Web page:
Jojo Rabbit is a comedy-drama written and directed by Taika Waititi and is based on Christine Leunens’s book, Caging Skies. The title character, Jojo Rabbit, is a ten-year-old who lives in Nazi Germany nearing the end of WWII. Jojo has created an imaginary friend, who happens to be his version of Adolf Hitler. After the Academy Awards were announced, Jojo Rabbit was re-featured at many major theaters — I’m more than ecstatic for that decision. I’m just going to say, WOW!
Johannes “Jojo” Betzler (Roman Griffin Davis) is a ten-year-old boy living in Nazi Germany during World War II with his mother, Rosie (Scarlett Johansson). His absent father is supposedly serving on the Italian Front but has lost all contact with his family. Jojo’s older sister Inge has recently died of influenza. The nationalistic Jojo often talks with his imaginary friend, a supportive but childish version of Adolf Hitler (Taika Waititi). Jojo and his best friend Yorki (Archie Yates) attend a Deutsches Jungvolk Hitler Youth training camp, run by the one-eyed Wehrmacht Captain Klenzendorf (Sam Rockwell). When Jojo is ordered to kill a rabbit by one of the older Youth members, he tries to release it and runs off crying. After a pep talk from his imaginary friend, Jojo returns and throws a Stielhandgranate without permission. It bounces off a tree and explodes at his feet, leaving him with facial scars and a slight limp. After Jojo recovers, Rosie asks Klenzendorf, who was demoted after the incident, to make her son feel included despite his injuries. Jojo had been exempt from field training and placed in the back office where he performed small tasks such as spreading propaganda leaflets throughout the town, as well as collecting scrap metal for the war effort. Alone at home one day, Jojo discovers a teenage girl who was his late sister’s former classmate, Elsa Korr (Thomasin McKenzie), living upstairs.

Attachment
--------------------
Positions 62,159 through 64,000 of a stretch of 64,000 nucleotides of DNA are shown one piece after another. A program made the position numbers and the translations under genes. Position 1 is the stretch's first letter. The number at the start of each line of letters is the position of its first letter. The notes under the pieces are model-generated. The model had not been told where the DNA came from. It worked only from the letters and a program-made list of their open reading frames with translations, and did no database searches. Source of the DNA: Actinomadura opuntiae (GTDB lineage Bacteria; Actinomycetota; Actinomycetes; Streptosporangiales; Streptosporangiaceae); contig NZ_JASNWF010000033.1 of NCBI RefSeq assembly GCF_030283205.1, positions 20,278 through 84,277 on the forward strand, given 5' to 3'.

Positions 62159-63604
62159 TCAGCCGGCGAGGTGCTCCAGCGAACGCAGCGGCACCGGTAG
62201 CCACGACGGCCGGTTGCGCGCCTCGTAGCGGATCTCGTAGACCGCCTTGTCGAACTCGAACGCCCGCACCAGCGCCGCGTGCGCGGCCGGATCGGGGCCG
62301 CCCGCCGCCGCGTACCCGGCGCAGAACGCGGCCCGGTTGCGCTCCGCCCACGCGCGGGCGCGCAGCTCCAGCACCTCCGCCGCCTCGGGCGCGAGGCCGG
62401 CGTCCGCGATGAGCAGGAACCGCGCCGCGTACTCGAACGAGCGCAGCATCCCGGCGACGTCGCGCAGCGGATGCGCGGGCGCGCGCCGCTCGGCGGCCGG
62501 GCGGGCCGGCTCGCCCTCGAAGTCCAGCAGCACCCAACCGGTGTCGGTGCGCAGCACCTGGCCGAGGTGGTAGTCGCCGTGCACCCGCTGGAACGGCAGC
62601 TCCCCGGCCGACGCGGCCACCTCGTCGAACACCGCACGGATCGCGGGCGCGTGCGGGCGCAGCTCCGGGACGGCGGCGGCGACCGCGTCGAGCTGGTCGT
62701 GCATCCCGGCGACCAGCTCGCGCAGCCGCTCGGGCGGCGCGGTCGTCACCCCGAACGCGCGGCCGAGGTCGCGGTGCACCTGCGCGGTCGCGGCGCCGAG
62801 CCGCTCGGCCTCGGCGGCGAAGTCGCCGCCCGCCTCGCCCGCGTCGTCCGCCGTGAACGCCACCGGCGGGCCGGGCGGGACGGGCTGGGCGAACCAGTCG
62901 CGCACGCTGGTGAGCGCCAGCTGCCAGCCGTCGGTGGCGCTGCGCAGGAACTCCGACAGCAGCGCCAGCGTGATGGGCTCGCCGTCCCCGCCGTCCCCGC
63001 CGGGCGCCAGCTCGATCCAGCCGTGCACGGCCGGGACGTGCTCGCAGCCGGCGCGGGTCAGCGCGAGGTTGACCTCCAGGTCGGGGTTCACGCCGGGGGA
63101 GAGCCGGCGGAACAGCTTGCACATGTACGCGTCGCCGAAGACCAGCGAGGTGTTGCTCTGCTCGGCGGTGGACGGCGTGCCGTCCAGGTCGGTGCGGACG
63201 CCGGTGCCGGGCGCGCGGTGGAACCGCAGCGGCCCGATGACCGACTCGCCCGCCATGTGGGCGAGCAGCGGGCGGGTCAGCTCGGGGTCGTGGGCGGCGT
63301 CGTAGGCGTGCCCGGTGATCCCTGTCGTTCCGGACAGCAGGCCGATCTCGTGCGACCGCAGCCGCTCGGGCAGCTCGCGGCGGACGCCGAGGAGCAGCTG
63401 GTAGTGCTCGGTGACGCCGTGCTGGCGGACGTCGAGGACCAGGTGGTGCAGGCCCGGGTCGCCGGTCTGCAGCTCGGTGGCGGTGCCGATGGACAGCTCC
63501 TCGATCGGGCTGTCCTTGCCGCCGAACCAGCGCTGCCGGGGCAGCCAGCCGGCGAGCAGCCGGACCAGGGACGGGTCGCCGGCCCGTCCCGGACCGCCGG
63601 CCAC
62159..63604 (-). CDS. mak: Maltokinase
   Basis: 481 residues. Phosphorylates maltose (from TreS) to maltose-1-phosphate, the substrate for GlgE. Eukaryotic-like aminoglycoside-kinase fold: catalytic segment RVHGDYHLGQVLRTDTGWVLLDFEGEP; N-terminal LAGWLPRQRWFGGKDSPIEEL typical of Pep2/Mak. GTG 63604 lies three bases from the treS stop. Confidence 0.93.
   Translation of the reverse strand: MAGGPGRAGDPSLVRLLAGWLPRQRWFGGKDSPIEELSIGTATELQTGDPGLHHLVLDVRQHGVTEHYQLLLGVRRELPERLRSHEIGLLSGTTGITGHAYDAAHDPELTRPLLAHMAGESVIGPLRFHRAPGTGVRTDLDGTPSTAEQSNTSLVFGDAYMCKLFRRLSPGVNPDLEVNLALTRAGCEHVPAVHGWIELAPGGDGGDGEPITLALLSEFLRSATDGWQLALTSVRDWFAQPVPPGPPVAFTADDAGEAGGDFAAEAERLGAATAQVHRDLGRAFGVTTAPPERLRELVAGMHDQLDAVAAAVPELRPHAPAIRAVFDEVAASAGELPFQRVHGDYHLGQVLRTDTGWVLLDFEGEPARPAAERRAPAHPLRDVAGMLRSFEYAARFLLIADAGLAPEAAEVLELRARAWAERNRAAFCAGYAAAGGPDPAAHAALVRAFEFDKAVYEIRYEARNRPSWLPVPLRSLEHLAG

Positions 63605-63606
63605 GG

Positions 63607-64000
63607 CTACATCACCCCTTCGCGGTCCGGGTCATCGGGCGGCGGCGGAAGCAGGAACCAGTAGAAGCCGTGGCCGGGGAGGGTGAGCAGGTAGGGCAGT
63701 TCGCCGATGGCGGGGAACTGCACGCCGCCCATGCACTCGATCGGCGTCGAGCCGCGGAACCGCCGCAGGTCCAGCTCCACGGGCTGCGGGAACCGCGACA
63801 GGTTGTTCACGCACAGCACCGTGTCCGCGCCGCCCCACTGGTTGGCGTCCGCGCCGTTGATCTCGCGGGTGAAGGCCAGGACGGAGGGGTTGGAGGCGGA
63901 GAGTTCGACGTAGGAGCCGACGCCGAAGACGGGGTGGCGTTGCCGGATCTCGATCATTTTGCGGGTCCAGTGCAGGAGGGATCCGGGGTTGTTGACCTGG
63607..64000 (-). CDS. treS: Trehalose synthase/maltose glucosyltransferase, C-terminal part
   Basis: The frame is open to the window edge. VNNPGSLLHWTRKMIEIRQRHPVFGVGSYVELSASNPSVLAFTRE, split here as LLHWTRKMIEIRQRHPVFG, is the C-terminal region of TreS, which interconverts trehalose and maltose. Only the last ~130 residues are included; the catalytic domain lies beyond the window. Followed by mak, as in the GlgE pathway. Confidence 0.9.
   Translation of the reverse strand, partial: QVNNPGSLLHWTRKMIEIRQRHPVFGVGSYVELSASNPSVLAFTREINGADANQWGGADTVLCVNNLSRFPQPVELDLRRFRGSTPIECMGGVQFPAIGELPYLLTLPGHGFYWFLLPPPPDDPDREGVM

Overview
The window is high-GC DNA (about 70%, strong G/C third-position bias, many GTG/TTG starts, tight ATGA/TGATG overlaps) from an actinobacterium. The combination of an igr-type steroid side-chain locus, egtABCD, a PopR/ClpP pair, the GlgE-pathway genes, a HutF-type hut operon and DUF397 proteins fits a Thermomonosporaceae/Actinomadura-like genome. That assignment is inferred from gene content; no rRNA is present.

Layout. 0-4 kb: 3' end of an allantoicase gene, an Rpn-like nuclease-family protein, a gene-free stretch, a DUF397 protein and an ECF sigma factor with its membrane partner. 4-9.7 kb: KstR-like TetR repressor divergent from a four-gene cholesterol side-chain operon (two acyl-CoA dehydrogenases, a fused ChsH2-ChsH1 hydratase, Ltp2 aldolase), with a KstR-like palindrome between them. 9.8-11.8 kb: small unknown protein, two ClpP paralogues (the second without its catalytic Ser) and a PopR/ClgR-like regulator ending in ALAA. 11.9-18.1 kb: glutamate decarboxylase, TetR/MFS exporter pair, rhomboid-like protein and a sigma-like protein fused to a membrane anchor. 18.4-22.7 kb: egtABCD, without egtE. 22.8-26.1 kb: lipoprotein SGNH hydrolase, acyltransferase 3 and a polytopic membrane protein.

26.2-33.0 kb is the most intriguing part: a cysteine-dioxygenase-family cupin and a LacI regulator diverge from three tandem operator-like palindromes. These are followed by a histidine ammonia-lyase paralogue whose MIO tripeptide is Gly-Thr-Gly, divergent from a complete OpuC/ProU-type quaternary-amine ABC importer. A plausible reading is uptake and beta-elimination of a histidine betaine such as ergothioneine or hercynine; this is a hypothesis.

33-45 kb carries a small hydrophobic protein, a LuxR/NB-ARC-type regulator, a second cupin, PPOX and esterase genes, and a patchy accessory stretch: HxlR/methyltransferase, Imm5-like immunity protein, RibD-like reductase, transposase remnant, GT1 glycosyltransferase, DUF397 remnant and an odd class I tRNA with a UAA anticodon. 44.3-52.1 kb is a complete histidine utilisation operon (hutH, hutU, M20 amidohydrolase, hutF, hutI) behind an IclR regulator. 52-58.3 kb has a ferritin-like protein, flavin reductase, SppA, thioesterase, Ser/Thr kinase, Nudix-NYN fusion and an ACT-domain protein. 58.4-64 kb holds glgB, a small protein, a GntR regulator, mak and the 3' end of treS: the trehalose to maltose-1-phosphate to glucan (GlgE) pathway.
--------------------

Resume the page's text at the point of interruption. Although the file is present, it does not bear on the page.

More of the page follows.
I thought Jojo Rabbit was a children’s film and didn’t bother to see it. Not only is Jojo Rabbit not strictly a children’s flick, but it is also an anti-Hitler Satire, like none I’ve ever seen. There are so many surprises in this film, I’m reluctant to tell any parts of the story, as it may spoil it for you. Out of the eight other movies nominated for best picture Oscar, Jojo Rabbit is my pick. It’s really that good. Between Roman Griffin Davis, Taika Waiti, Scarlett Johansson and Sam Rockwell, this film shows how brilliantly outstanding these actors are. The scenery allowed me to feel the effects of war-torn Germany. By no means, was Jojo Rabbit a comedy, assassinations of their citizens, the public hangings of bodies, bombs constantly exploding and routine inspections of neighborhood homes for hidden Jews are just some of what reminded the audience of the seriousness, sadness and horrific acts of the holocaust. As of January 20, 2020, Jojo Rabbit has grossed $23.9M, US and Canada, $20M internationally, for a worldwide total of $43.9M. On the review aggregator website Rotten Tomatoes, the film holds an approval rating of 80% based on 361 reviews, with an average rating of 7.52/10. The website’s critics consensus reads: “Jojo Rabbit’s blend of irreverent humor and serious ideas definitely won’t be to everyone’s taste—but either way, this anti-hate satire is audacious to a fault. Find out who is living upstairs and what happens to Jojo’s commitment to being a Nazi. I promise you will not like Jojo Rabbit in the beginning but by the end, you will love it. Brilliantly presented, you’ve not seen anything like this movie. Check It Out!
[JOJO RABBIT is Oscar-nominated for BEST: Picture, Supporting Actress, Costume Design, Film Editing, Production Design and Adapted Screenplay — TOTALLING 6 OSCAR NOMINATIONS]